The predominant soils in the northern part of the oblast are common chernozems. In the south, the common chernozems are replaced by southern chernozems and dark chestnut and weakly alkaline and medium alkaline chernozems. There are also solonetzes, solonetzic solodized soils, marshy floodplains, and peat bogs. The areas bordering the rivers or the sea have sandy and sandy loam soils, in places giving way to drifting sands.
Almost all of the oblast’s land is cultivated. The natural steppe vegetation has been preserved only on the slopes of the ravines and gullies. Approximately 2 percent of the oblast is occupied by forests and shrub thickets (primarily oak, aspen, maple, black poplar, elm, and pine). Field shelter belts account for approximately 29,300 ha. The Katerinovka and Voznesensk forests are under government protection.
The fauna of the oblast includes foxes, European hares, the black-bellied hamster, spotted susliks, quails, bustards, the English pheasant, Hungarian partridges, wild ducks, greylags, Limicoline birds, skylarks (Alauda arvensis), and calandra larks (Melancorypha calandra). Black Sea fish of commercial importance include gobies, the anchovy Engraulus encrasicholus, mullets, chekhon (or saber carp; Pelecus cultratus), mackerel, and fish of the family Acipenseridae. Commercially valuable river fish include carp, European bream, and pike perch.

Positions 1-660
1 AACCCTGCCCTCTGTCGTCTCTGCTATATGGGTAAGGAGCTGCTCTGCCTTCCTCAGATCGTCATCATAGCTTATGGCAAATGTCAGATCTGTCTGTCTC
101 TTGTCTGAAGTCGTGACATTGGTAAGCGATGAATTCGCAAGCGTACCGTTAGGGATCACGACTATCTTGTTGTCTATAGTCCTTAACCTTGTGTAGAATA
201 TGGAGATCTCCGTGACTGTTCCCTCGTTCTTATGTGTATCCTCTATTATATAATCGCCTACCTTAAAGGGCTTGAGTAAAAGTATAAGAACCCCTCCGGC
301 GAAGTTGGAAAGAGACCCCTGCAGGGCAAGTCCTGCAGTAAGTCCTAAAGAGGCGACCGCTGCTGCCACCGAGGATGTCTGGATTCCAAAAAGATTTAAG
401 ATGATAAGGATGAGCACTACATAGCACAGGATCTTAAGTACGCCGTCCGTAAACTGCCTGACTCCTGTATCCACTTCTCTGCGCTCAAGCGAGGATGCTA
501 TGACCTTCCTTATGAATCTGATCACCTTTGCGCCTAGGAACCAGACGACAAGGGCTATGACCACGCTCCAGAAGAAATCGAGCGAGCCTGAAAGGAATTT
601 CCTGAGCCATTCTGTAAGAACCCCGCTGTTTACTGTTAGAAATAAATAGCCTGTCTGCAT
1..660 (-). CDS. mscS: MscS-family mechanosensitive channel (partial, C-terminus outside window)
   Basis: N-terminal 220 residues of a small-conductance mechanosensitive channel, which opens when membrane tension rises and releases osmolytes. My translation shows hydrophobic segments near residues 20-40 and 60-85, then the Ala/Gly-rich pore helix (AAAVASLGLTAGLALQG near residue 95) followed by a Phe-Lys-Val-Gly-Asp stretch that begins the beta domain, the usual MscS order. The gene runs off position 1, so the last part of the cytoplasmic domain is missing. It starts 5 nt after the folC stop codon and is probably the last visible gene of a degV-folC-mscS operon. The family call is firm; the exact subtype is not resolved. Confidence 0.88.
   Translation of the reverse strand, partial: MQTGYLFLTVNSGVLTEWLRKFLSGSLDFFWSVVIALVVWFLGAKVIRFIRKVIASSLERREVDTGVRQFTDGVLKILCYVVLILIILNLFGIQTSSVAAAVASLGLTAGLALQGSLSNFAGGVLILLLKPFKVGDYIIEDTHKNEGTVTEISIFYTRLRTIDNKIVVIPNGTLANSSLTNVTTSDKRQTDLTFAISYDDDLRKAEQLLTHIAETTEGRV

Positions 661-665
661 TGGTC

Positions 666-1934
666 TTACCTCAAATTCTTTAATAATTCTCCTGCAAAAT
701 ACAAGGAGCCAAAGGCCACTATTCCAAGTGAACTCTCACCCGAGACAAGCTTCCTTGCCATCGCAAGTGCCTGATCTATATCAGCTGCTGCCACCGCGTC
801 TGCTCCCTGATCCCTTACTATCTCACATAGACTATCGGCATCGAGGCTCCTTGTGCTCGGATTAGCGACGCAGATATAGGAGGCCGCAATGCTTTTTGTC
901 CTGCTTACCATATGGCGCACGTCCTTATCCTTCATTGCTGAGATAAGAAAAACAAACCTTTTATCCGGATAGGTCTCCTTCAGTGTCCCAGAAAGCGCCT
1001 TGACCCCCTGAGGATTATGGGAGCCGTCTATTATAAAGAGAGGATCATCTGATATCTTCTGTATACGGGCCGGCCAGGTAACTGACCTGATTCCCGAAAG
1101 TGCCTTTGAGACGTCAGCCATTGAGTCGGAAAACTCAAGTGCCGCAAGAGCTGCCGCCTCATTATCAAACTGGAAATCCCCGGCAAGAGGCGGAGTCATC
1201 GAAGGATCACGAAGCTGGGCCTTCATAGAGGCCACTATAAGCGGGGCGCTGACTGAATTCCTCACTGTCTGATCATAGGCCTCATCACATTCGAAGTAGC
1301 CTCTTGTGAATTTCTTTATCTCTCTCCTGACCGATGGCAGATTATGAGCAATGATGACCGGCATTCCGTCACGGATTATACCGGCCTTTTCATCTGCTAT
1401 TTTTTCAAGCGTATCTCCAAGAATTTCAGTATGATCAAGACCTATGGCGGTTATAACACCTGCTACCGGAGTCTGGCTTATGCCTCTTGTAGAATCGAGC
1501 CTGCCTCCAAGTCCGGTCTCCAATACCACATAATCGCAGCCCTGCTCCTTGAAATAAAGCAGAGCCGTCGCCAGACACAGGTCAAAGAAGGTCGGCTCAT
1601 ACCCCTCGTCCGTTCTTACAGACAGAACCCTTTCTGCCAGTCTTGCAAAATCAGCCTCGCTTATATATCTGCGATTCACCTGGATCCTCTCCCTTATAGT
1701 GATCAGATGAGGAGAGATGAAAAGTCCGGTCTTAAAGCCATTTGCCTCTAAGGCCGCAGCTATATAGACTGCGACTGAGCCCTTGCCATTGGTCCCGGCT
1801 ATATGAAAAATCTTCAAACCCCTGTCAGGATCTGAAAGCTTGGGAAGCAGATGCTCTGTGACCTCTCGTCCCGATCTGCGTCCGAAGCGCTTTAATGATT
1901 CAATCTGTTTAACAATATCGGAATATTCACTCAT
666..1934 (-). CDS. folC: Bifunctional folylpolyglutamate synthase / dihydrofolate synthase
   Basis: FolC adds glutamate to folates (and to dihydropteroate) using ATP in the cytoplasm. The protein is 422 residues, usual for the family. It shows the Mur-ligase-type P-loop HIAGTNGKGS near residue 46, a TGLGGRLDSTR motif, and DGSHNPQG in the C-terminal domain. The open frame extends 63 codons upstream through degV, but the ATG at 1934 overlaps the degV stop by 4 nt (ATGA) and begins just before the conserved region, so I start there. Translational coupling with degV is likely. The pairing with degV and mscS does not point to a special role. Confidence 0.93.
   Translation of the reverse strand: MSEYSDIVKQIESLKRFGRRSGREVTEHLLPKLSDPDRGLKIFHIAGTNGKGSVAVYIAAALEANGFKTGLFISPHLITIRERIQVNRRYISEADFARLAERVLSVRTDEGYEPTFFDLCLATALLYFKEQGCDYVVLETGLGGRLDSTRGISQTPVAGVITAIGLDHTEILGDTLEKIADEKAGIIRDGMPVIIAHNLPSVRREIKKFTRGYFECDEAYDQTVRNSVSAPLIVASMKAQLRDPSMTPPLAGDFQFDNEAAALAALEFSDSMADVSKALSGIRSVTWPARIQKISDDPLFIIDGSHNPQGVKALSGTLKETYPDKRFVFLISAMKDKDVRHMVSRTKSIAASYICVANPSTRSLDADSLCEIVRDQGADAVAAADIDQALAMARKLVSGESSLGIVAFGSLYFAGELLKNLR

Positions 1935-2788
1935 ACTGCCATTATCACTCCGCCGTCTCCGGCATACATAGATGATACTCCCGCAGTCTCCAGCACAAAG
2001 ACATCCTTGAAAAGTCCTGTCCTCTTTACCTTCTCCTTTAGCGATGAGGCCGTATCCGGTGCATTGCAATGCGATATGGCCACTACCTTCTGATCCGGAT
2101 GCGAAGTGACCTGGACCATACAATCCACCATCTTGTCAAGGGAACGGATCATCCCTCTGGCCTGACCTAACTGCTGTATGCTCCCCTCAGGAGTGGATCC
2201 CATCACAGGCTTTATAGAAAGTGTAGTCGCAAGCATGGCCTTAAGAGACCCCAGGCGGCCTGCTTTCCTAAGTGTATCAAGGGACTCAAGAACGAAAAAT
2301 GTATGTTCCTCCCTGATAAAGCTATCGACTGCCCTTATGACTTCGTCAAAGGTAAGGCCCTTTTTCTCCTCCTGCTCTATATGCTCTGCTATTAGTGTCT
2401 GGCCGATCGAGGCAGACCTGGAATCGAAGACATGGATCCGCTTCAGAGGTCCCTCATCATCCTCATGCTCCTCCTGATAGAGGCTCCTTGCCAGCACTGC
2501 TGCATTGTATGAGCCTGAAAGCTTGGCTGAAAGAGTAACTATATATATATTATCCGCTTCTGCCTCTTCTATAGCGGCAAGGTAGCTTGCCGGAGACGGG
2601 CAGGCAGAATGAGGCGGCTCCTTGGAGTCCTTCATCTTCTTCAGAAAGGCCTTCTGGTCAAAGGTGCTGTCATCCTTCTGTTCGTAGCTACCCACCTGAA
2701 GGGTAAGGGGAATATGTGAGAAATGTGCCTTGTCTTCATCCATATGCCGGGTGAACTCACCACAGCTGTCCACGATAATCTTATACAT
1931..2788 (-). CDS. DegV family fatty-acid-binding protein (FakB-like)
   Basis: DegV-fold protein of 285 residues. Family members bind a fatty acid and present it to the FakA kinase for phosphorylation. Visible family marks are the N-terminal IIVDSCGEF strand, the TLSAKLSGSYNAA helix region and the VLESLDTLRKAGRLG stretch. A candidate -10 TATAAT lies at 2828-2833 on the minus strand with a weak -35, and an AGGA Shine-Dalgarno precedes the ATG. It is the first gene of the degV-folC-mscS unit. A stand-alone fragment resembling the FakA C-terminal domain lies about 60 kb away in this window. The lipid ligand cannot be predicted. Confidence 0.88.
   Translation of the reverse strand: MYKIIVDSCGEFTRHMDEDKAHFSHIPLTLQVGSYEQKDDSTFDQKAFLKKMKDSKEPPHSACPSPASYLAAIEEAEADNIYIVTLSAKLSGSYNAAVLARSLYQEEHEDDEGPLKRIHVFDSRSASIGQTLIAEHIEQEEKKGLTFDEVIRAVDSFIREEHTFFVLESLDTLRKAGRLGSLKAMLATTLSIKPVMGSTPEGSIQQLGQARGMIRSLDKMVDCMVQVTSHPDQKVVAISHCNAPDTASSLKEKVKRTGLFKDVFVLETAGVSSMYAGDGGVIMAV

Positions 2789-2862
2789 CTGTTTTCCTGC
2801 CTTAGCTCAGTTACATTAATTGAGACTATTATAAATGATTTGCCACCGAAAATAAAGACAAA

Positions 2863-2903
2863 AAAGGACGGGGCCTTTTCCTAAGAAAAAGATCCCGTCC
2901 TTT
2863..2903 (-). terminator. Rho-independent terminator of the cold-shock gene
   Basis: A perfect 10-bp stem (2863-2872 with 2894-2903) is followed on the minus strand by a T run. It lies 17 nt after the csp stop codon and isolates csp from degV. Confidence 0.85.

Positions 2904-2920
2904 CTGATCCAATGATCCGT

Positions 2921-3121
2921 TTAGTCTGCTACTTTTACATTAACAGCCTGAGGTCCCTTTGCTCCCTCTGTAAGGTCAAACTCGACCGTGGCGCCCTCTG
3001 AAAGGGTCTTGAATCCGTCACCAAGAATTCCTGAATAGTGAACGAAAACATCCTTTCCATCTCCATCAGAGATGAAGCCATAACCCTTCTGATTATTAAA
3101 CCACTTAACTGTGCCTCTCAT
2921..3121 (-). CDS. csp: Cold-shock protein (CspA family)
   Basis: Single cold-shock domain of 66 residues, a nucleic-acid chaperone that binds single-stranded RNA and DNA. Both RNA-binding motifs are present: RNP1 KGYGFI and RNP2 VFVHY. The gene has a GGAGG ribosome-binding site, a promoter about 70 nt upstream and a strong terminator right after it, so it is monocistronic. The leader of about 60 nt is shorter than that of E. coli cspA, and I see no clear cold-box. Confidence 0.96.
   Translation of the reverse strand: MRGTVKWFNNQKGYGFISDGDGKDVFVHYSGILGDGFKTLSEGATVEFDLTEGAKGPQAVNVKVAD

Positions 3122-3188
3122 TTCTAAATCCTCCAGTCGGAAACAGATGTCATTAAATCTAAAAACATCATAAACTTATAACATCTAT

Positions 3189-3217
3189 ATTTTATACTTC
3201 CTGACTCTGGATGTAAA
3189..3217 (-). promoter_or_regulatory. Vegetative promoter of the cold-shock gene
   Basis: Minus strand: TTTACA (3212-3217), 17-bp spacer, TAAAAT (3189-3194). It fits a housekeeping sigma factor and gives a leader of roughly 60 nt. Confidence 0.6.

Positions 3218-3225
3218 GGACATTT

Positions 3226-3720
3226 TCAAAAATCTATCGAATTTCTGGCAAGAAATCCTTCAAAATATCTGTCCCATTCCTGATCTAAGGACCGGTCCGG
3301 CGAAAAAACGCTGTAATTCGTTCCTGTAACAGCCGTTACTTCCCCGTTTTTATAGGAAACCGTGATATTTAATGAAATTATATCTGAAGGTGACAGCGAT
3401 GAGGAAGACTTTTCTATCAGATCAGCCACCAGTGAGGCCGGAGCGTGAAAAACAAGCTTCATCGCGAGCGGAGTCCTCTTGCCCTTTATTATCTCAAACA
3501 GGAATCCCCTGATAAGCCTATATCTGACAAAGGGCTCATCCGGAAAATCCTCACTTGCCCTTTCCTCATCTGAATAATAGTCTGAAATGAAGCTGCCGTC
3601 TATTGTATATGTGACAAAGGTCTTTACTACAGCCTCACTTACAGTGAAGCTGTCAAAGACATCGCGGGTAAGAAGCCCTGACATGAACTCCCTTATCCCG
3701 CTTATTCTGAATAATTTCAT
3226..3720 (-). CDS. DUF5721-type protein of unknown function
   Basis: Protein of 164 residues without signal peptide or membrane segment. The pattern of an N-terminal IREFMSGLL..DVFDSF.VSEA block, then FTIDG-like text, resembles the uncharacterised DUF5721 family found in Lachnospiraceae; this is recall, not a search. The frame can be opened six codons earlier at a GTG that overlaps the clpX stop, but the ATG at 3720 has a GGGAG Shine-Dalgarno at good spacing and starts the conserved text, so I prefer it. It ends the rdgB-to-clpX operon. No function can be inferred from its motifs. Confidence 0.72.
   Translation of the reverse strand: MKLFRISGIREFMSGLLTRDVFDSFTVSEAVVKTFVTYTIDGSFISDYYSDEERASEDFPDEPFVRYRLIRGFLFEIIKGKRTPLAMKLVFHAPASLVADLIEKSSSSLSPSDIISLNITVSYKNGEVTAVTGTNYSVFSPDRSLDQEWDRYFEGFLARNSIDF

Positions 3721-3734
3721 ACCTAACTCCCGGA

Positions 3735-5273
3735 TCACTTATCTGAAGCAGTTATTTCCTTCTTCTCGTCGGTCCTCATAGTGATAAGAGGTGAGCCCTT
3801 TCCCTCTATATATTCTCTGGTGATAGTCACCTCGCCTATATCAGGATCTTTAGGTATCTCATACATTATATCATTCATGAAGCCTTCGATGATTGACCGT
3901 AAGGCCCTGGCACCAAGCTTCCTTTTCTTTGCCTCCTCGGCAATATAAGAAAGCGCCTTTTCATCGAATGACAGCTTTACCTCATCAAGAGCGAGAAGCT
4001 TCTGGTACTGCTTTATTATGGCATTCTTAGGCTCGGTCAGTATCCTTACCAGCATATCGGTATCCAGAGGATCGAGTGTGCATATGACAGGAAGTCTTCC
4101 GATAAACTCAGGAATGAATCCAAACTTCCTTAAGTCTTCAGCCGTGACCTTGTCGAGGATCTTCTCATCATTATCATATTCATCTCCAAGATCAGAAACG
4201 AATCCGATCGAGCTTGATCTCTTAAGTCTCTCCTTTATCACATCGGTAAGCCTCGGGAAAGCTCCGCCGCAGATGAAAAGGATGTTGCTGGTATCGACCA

Population. Nikolaev Oblast is inhabited by Ukrainians, who constituted 78.9 percent of the population in 1970, as well as by Russians (16.1 percent) and other nationalities. The average population density is 47.8 per sq km (1973). Urban dwellers constitute 57 percent of the population (1973). The major cities are Nikolaev, Pervomaisk, Voznesensk, Snigirevka, Ochakov, and Novyi Bug.